Evidence was insufficient from single trials with methodological shortcomings to determine the effects of pregabalin versus other medications [110, 113, 115] or pregabalin plus another medication versus the other medication alone [109, 112, 113].

Systemic Corticosteroids   Ten trials (sample size, 29 to 269) evaluated systemic corticosteroids; 4 [116–119] were included in the ACP/APS review (Supplement Table 3). We identified 6 additional trials (Supplement Table 11) [120–125]. Treatment ranged from a single dose to a 21-day course; corticosteroid doses varied. Eight trials evaluated patients with radiculopathy; of these, 3 [116, 124, 125] required imaging correlation. Four trials [116, 117, 121, 125] were rated good-quality, 5 fair-quality [118–120, 122, 124], and 1 poor-quality [123].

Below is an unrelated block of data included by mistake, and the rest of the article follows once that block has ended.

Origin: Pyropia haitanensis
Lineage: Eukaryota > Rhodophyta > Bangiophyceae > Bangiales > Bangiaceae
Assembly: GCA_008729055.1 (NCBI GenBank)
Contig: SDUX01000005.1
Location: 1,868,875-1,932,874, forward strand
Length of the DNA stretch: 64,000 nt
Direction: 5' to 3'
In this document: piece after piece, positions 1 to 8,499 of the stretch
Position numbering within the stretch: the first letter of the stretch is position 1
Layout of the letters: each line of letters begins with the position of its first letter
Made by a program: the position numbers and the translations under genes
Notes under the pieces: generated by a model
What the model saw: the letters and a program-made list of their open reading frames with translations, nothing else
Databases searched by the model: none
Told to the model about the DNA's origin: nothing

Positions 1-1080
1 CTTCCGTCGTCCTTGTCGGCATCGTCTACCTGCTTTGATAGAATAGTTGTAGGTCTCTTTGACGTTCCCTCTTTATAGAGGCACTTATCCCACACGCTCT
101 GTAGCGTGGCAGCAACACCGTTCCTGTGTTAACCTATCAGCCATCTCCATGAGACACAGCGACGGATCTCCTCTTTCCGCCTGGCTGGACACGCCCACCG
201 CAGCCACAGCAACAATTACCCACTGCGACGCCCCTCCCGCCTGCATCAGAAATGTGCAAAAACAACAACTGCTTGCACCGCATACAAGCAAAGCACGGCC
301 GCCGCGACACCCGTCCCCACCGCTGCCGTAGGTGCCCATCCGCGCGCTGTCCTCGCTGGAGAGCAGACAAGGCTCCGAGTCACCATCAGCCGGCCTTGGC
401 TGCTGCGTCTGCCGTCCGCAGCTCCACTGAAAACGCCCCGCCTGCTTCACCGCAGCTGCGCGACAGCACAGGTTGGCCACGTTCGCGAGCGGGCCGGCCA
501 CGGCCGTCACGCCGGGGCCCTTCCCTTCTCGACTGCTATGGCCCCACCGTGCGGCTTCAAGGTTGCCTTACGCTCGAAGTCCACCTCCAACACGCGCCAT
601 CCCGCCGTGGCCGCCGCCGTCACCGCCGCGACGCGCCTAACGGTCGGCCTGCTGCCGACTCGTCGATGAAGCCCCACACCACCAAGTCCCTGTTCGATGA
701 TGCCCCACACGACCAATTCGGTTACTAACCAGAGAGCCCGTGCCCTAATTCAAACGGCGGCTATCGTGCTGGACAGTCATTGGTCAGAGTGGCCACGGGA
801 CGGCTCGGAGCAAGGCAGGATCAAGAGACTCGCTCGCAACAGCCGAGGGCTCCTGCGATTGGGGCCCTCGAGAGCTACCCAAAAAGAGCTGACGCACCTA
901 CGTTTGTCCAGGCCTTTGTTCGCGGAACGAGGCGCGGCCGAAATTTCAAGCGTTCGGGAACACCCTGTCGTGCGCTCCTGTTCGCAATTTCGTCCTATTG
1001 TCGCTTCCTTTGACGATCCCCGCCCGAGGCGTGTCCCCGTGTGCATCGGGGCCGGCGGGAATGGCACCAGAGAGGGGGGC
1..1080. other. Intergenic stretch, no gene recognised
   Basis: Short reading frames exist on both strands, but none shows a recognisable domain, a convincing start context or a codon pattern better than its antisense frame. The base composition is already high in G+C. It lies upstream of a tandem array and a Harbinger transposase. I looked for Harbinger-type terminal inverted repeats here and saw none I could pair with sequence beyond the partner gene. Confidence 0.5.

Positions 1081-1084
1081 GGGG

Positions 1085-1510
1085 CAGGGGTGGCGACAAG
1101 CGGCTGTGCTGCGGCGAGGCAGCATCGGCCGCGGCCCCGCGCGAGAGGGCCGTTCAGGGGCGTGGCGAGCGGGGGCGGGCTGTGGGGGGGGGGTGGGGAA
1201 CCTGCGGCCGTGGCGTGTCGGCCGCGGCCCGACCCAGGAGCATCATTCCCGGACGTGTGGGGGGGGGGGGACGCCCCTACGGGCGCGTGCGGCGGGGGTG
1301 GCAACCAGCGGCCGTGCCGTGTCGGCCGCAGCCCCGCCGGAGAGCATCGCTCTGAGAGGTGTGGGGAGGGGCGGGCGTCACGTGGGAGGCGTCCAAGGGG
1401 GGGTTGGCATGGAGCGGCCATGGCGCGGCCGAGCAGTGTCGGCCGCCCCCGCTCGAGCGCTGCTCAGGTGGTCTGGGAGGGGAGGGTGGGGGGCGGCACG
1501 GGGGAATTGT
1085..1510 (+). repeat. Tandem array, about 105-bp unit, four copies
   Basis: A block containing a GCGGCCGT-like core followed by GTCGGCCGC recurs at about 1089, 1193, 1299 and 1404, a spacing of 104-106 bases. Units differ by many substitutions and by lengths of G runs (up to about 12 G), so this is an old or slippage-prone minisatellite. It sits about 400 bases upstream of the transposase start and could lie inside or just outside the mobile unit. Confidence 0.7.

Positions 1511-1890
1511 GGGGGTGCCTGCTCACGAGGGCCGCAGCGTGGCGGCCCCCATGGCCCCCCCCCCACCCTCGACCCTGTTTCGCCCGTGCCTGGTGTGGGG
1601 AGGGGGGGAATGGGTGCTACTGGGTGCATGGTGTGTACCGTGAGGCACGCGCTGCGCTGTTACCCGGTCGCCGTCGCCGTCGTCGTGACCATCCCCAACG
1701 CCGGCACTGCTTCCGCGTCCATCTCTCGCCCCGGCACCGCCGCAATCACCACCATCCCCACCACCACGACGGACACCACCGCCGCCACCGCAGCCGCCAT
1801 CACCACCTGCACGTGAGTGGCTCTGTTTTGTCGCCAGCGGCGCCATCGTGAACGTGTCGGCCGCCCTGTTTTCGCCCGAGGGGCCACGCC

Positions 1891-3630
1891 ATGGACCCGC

For acute nonradicular low back pain, 2 trials (n = 86 and 67) found no differences between a single intramuscular injection or a 5-day course of systemic corticosteroids and placebo in pain or function [117, 120]. For spinal stenosis, 1 trial (n = 61) found no differences through 12 weeks of follow-up between a 3-week course of prednisone and placebo in pain intensity or the RDQ [124]. No trial evaluated systemic corticosteroids for chronic nonradicular pain.

For radicular low back pain of varying duration, 6 trials consistently found no differences between systemic corticosteroids and placebo in pain [116, 118, 119, 121, 123, 125]. For function, the largest (n = 269) good-quality trial found that systemic corticosteroids were associated with small effects (difference in ODI at 52 weeks, 7.4 [CI, 2.2 to 12.5]) [125], but 2 other trials found no effects [121, 123]. Two trials found no effects of systemic corticosteroids on the likelihood of spine surgery [116, 125].